After only a few pages, it became obvious that my three hours on the train were too short, I had trouble putting this book down. My first encounter with Reginald Hill is definitely not going to be my last one.

Anyway, I personally love this kind of storytelling where a story gets built up by using different angles.

The idea of Dear Mildred the mp3 recorder used by Dalziel to spill his inner musings, adds a significant level of depth to the character and is funny as hell - usually left me with a daft grin on my face.

The eMails ... anyone who's got kids at home will recognize this kind of writing, they actually do write that way, mostly even worse (long live text message language *insert random roll eyes emote here*). They may seem a bit long winded but they tell the story beautifully as seen through the eyes of Charley who simply dumps her thoughts in them while letting her mind go all over the place. To me, she felt as being a young female Fat Man, something which Dalziel seems to think himself. Nice addition as a character and I hope Dalziel can convince her to become a detective.

Then there is the third person perspective which acts as the glue to make it all come together.

Simply put, I loved reading this book and it was with pain in the heart that I turned the last page over. I can understand however that building up a story the way it's done here, is not everyone's cup of tea. But if you enjoy buildups starting from different angles and ultimately see them fill up each other's blanks, adding significant detail to the story in the process, you'll thoroughly enjoy this book.

The only negative thing to note is that is a few hundred pages too short.

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on 4 March 2011
Overall this was disappointing... Around 200 pages of scene-setting before anyone drops dead can only be justified in a whodunnit where the characterisation and narrative are flawless, and though there are well-written, impressive personalities on display, I found the book dragging on at this stage. As other reviewers have commented, the e-mail style in which most of this section is written is annoying, especially as the sloppy punctuation it uses forces the reader into regular double-takes ('I can't see how a 'shed' fits into that sentence!? Oh, I see, he meant 'she'd'... well why not say so in the first place?).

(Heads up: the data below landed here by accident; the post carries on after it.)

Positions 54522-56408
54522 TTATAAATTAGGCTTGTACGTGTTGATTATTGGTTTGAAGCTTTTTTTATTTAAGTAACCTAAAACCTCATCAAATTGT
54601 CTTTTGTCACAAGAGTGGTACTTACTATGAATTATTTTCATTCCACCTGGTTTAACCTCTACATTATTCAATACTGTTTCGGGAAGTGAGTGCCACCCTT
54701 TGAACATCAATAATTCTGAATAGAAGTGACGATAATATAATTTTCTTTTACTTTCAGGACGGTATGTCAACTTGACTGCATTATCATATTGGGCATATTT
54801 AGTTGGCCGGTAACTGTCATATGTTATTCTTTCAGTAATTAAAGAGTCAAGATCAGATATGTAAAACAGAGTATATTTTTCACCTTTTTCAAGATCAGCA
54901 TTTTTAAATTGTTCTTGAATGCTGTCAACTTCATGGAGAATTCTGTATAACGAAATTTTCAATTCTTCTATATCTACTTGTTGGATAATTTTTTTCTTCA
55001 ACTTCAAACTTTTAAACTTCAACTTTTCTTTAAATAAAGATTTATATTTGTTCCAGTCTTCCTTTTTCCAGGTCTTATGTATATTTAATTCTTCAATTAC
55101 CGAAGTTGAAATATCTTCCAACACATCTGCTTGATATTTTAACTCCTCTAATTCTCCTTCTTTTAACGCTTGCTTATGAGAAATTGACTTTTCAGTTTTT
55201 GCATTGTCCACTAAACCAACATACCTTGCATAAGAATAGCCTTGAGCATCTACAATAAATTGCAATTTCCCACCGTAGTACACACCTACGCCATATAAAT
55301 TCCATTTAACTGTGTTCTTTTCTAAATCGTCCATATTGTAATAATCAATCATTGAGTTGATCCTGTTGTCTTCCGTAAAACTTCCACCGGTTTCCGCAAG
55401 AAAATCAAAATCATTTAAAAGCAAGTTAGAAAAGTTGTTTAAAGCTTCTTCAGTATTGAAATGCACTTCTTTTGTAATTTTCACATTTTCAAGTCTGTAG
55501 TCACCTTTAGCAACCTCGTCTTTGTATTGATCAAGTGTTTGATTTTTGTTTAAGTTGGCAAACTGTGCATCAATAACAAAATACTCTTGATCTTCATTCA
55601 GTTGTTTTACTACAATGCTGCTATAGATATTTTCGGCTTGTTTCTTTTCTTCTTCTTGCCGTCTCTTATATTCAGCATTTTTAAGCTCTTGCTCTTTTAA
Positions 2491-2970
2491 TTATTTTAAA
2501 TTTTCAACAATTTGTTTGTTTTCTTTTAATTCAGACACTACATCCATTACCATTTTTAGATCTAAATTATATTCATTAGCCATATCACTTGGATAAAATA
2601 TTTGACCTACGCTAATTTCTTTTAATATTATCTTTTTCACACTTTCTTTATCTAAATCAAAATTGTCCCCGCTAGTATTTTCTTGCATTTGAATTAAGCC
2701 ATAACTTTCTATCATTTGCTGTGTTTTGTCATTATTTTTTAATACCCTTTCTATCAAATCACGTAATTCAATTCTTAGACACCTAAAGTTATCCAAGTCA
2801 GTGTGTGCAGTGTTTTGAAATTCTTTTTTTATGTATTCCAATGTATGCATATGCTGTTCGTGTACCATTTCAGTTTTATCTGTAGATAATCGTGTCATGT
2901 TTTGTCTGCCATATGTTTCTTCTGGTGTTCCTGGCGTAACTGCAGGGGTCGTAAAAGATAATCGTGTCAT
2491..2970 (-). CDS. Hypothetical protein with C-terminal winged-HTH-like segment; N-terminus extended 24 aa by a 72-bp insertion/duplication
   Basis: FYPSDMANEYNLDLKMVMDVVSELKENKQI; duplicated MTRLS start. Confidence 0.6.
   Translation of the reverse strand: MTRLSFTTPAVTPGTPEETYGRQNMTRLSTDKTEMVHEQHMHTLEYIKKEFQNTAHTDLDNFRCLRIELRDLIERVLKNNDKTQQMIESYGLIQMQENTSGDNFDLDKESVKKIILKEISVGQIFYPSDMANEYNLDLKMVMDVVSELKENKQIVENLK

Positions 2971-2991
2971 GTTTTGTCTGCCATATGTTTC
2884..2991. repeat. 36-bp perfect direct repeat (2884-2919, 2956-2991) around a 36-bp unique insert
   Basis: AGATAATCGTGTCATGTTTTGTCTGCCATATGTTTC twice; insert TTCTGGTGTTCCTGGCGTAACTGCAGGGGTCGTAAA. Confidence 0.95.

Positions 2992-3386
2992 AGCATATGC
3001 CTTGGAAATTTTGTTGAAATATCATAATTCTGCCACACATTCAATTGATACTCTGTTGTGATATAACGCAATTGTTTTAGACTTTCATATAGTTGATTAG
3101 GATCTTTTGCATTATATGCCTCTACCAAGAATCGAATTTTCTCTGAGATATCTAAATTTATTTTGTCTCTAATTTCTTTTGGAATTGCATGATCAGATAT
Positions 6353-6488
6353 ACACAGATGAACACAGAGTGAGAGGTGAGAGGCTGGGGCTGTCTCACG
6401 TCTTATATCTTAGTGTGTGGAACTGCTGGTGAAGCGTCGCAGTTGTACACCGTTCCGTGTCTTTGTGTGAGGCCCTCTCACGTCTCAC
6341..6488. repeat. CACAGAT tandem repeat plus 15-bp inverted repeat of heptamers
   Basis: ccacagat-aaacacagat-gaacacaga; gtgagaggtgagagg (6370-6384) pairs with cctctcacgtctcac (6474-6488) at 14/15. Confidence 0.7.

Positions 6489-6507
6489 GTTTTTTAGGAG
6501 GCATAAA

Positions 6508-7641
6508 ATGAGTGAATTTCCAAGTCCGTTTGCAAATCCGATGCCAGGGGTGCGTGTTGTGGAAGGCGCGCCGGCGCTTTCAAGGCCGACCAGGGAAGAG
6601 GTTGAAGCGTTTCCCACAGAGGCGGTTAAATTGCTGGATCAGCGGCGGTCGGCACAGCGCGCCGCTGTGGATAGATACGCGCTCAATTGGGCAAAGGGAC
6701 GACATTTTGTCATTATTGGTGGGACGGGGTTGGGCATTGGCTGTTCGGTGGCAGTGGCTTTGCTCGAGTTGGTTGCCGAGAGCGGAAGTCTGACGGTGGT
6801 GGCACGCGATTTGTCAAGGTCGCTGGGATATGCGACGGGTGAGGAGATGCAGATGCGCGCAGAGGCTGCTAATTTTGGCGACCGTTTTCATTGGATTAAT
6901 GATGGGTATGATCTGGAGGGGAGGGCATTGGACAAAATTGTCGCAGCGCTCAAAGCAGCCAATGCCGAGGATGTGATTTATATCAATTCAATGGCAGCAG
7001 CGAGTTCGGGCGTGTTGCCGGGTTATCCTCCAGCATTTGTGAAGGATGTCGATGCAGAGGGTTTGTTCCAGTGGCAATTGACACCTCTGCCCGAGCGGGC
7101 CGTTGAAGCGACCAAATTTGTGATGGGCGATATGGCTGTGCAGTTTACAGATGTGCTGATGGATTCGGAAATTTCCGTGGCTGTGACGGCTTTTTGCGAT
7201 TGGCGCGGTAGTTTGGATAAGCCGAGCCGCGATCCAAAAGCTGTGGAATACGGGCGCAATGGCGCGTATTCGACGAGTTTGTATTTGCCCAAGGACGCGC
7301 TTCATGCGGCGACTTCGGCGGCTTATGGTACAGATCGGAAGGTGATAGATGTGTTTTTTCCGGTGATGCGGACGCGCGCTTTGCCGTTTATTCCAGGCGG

When the mystery finally appears it unrolls in good Hill style, with nice elements of interplay between Dalziel and Pascoe. Yet as Dalziel says shortly before the end, things somehow don't seem properly finished, even a few pages later at the real ending. Despite the all-too-neat conclusion provided by a character who is fast becoming Hill's favourite deus ex machina device (I'm not saying who to avoid plot spoilers), it fails to convince. Though the various threads are tied up coherently, the execution of this climactic revelation is forced, and there might be a couple of endings that would feel more satisfying.

Some good characters, some good plotting, some good writing, but the whole doesn't fully gel. Redeemed by (all-too-briefly covered) interesting developments in the relationship between Dalziel and Pascoe, but not a highlight of the series by any means.
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on 14 November 2009
The career of Dalziel and Pascoe started in the early 1970's, and their creator's habit of putting topical references in his novels means there is not much room for pretending they are still in the flower of youth. By my reckoning they are both past retirement age, but there is a long tradition of fictional detectives apparently having a mirror in the attic (including both Poirot and Miss Marple), so this fan is happy to forget their age and concentrate on the plot. But what about Franny Roote? Didn't he first appear in D&P novel number 2 - "An Advancement of Learning"? Yet in this novel he is described as a dishy young man. Even if he is as slow to age as D&P he should be in early middle-age by now, and if not he is in his late fifties -- an unlikely sex object for the heroine: a young psychology graduate in her early twenties.

Reginald Hill seems to be very fond of his creation Franny Roote, the not quite psychopathic, not quite Ripley, not necessarily guilty, (might be a) villain. I'm not, and I think this novel would have worked just as well without him.

Apart from that, this is a very enjoyable D&P outing and Reginald Hill is on good form with all the usual ingredients: literary references, earthy Northern humour, and a plot to keep you guessing.
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on 29 December 2008